While the camera has a few interesting quirks, including a smaller-than-APS-C 1" sensor, it is one of the few from Canon that can actually shoot 4K internally — and at a high bitrate with Canon Log built-in. The XC10 has sort of fallen into the trap of not being a well-defined model, as it's not really a cinema camera and not really a fully-featured documentary camera, it's somewhere in the middle. It's better than a DSLR for shooting video but has a smaller sensor than the cinema cameras — though the company has mentioned a number of times that they see it as a possible B-cam to their C100/C300/C500 camera line (and as a possible drone camera, but it doesn't seem like it's particularly well-suited for that).
Having a smaller sensor does make focusing a little easier for documentary work and allows for a fixed lens with a wide focal range to fit into a small package, but that lens is not a constant aperture and limited to just f/2.8 wide open.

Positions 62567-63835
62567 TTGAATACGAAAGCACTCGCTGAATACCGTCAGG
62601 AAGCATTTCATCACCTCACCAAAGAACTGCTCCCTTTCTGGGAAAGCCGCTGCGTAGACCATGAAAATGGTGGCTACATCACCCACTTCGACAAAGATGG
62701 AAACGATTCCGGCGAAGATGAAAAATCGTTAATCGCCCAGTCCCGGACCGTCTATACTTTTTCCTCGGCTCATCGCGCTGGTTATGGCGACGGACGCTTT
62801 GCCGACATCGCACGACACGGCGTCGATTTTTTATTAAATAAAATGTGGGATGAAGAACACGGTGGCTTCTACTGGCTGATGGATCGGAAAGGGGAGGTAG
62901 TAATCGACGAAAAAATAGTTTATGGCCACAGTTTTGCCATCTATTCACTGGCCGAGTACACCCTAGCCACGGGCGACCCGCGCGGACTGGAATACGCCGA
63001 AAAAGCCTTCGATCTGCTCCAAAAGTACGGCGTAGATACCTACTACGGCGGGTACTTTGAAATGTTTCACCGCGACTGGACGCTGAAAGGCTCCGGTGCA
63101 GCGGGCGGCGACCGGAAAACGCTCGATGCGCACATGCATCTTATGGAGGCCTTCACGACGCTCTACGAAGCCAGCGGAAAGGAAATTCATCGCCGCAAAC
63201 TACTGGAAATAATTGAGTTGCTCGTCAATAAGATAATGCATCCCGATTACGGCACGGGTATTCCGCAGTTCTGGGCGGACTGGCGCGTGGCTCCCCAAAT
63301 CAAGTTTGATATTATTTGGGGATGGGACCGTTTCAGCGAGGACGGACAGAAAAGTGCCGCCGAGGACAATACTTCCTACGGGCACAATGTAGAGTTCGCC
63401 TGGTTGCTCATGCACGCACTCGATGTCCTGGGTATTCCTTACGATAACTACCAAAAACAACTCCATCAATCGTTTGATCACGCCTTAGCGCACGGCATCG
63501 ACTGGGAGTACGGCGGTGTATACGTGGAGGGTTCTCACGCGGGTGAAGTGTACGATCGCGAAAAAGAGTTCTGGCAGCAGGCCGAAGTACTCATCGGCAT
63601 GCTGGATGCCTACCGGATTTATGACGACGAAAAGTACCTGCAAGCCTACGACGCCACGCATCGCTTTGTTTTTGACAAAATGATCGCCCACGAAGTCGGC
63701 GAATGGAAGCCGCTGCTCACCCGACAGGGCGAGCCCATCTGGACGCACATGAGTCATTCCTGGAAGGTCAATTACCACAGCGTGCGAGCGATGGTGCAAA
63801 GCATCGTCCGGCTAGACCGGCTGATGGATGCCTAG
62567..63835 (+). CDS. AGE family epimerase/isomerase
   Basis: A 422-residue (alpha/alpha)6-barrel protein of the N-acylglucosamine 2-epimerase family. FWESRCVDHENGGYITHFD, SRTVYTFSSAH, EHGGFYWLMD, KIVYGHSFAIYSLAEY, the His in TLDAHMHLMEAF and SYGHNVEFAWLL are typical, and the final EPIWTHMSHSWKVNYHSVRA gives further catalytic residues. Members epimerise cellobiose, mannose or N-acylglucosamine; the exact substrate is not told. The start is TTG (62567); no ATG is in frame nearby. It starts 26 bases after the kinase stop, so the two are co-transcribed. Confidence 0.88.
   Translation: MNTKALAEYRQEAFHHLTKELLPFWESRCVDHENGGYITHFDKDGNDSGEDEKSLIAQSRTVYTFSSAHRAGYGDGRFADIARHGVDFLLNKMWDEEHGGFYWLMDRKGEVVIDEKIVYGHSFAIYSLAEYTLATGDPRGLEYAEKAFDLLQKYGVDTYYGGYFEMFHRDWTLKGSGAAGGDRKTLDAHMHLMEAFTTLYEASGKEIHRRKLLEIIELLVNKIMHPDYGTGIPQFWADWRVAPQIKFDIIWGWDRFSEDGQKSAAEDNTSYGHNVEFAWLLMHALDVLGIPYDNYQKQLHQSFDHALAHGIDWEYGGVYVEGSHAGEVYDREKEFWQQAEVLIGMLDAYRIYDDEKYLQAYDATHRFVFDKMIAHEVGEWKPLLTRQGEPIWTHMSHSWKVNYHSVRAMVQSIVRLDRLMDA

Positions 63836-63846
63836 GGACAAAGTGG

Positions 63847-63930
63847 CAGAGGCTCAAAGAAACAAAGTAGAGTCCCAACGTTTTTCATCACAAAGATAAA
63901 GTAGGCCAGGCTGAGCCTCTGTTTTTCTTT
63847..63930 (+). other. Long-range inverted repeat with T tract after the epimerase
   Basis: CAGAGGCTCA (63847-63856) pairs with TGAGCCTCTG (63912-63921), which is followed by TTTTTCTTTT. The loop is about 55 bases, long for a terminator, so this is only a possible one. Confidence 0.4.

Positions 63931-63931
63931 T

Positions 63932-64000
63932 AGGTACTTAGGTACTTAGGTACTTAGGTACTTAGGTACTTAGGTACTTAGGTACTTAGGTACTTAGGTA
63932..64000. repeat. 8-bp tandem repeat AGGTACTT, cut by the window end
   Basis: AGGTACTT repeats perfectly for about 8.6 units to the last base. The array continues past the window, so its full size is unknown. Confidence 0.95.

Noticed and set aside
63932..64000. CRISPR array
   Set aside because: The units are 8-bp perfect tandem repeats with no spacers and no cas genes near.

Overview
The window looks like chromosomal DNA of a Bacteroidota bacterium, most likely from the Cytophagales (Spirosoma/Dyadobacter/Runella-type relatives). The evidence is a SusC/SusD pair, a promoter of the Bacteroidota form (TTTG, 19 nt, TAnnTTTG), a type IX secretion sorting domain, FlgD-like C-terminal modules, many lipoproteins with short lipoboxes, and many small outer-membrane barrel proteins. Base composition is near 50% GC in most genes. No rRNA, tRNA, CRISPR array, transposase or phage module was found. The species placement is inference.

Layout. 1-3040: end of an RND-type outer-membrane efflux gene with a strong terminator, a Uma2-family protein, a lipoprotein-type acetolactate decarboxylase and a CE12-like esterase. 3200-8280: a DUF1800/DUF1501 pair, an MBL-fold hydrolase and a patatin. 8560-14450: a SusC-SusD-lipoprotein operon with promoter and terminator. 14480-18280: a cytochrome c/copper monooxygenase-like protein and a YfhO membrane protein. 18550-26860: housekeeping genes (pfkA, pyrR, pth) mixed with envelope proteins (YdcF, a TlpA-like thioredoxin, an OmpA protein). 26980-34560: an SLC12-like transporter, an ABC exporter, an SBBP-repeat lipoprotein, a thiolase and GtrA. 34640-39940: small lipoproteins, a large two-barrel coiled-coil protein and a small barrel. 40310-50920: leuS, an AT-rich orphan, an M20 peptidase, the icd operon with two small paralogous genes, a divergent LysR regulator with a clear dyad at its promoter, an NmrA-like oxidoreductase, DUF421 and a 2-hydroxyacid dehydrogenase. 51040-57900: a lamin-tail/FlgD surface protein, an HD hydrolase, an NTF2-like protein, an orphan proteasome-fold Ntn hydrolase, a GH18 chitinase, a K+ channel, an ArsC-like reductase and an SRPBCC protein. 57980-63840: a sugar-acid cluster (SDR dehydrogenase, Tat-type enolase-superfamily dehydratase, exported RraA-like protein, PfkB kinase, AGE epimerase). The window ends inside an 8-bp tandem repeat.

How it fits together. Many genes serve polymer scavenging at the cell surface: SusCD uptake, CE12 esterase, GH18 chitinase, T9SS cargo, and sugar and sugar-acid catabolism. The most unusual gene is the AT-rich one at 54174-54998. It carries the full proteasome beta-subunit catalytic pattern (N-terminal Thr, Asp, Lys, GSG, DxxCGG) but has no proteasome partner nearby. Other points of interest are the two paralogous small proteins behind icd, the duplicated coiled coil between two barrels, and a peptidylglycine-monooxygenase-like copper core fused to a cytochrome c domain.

As for what the camera is capable of, Johnnie at cinema5D took the XC10 for a spin when it first came out:
CFast 2.0 cards are coming down in price all the time, but it's just another part of the package that has turned some people away (you need those for recording 4K). Either way, if you've been interested in a camera that can give you nice images with high bitrates, and has better quality than a DSLR in a similar package, this one just got a little bit cheaper.
Just for fun, Redrock attached a 35mm adapter to this camera a few months back, and the results are interesting. With a little more tuning, it's not impossible to get what I think is a completely unique look, due to the variation of the rotating ground glass of the adapter:
Source: Canon XC10